yes, how to?


pretty old tutorling
before i place my excercises here, i'd like to ask you, if i'm doing technically right.
Doing the dots, i use only a little amount of paint, means i use the trigger very very carfully - even doing the big dots.
They take a litte to build up, but they're good looking - well some of them;). Is this the right way to do it, or would you recommend to
give a little more trigger action? If im doing well, will i ever need the triggers full way back? That'll be a lot of paint!
I'm using a .2mm nozzle.
Sorry if this sounds a little wierd, but i do not want to build up "bad habits" right from the start

First push the trigger down (giving air) and then carefully pull it to the rear (giving paint). Then reverse this action exactly when returning to the rest position. Practice this until it becomes fluid index finger motion.

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thanks for advise, i try to do so. I was just wondering if i should give more paint on the bigger dots than i used to do right now, or is it ok to work with less paint.
Since the whole triggerway is about 1 cm (.4 inches) or so, i'm using the first mm (.05")only.
What your doing sounds fine, its generally a good idea to build it slowly over multiple layers or run the risk of over saturation and spidering..
For bigger dots you move further away from the paper. It is up to the you how fast you want the paint to flow. To much paint and it can run or you go too dark. To little and you have to keep it going untill you get the coverage you need.
In regard to the dots there isn't a right or wrong way if it acomplishes what you want (there are however easier and more difficult methods to achieve some results :)). However letting them slowly build up like your doing is a good way to learn trigger control and certailnly a good way to start out (the quick and dirty methods can be applied when you've got the trigger control)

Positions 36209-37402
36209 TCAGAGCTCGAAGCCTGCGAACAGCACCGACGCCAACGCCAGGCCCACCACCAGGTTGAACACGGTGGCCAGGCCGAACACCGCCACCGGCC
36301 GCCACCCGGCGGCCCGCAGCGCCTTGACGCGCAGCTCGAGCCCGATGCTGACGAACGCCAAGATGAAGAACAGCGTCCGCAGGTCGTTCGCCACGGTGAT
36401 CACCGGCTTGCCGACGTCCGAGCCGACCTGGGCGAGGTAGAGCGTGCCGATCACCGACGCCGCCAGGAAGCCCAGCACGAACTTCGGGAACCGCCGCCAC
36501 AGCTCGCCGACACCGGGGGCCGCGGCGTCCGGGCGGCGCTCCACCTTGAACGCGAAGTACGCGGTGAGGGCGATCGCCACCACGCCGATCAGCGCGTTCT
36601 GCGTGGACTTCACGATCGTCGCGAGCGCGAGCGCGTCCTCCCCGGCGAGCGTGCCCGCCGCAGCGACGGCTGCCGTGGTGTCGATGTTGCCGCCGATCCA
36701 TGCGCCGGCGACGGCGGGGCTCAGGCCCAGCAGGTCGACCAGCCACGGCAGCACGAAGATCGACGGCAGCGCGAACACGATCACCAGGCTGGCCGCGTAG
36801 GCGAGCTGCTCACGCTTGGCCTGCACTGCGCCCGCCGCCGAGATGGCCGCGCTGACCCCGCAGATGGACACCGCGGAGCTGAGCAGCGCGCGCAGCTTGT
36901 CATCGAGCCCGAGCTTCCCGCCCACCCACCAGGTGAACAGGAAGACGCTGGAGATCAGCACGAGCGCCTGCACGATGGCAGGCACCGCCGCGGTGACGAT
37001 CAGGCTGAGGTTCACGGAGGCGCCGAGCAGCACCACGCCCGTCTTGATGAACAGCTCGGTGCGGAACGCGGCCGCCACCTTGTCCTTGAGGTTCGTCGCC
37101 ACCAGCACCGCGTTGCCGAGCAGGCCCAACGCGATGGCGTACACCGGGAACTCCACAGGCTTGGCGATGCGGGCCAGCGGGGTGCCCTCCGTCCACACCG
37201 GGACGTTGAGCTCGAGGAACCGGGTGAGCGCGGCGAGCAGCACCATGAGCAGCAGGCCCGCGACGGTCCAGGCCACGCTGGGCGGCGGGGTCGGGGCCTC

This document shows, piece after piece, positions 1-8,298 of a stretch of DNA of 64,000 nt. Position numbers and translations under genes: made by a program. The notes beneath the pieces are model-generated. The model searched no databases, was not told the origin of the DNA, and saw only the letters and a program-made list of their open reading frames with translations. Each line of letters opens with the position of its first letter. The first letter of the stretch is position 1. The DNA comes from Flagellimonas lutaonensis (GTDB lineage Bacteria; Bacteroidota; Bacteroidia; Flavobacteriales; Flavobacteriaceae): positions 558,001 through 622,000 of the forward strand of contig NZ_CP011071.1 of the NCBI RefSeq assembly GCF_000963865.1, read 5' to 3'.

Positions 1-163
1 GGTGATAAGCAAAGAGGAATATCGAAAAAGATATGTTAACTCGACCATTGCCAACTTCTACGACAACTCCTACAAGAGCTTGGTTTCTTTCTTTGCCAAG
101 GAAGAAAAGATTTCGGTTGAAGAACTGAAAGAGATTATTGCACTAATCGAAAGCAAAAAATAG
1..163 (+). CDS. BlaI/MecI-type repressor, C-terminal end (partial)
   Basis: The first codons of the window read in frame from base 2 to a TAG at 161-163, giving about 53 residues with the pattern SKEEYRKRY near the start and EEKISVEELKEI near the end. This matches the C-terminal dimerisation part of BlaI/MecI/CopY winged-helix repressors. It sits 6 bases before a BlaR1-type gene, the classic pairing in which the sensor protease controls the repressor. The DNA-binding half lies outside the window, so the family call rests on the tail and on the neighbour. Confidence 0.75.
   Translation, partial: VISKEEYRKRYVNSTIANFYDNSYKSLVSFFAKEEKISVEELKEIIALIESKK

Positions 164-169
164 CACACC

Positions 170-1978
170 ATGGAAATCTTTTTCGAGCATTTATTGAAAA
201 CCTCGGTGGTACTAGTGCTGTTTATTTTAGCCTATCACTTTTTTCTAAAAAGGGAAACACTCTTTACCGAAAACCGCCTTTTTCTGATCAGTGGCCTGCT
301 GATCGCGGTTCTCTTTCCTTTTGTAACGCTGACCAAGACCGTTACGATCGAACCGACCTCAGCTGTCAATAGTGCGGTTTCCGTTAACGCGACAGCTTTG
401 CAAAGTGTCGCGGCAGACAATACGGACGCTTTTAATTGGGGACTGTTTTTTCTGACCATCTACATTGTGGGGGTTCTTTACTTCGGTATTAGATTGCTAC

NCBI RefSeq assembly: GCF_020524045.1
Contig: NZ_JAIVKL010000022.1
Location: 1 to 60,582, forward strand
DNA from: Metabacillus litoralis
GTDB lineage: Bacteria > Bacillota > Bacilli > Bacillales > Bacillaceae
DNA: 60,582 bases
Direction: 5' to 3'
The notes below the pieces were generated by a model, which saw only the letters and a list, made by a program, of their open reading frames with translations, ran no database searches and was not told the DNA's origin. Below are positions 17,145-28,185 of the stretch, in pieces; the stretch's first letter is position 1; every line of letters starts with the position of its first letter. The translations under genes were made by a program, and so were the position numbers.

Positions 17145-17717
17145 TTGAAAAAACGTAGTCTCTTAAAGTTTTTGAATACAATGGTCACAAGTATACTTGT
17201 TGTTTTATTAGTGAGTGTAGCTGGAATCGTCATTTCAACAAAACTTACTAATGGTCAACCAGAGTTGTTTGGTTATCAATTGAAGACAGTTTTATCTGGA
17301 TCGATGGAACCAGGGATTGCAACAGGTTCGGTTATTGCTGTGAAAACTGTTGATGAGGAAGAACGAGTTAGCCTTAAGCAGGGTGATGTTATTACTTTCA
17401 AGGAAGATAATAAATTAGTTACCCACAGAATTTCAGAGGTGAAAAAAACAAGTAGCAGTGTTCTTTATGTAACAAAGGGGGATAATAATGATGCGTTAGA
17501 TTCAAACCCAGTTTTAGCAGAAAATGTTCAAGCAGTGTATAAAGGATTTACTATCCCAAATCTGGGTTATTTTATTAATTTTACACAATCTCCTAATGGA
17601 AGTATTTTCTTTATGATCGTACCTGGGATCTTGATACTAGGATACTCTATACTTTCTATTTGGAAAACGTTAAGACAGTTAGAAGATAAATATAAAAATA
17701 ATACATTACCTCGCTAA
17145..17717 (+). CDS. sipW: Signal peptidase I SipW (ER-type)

The only thing you can do wrong is not doing what ignis posted as not stopping the paint before the air will leave a small amount of paint in/on the nozzle/needle which will give a splatter result next time you press the air.
When applying paint its usualy: start move ---> + air ---> + paint --> - paint ---> - air ---> end move

Things that are important to realize/get used to when starting:

-Low presure = less paint (more control)
-High presure = more paint (less control)
-Close up = thin spray pattern
-far away = wide spray pattern
-Reduced paint = more control (slow saturation)
-None reduced paint = faster saturation

The above can be combined to get the desired result for instance if I want an area dark quickly: far away + high presure + non reduced paint. For small close up details: close by + low presure + reduced paint.

Watch out that not all combinations will work, reduced paint with high airpresure close up will probably result in spiders for instance.
Getting into dots

here we go! not my first but definitely not my last may see some spidering and a lack in control especially with the small onestmp_20140227_202332-1122283609.jpg
any feedback is very welcome.
Thanks to all for the advise and tips.
I'm still doing dots and dashes.
A real good way to learn control of your brush and show you what's possible.
As with all things, the more we practice, the better we get.
Good job on your first sheet. [is much better than mine was.]
looking good, try to remember to do a few dots, lines, and daggers prior to starting to painting any pic or will help get your finger warmed up, helps with thinning of paint and PSI before you get started and then helps prevent that dredded SPLATT halfway through or right before completion and have to start all over.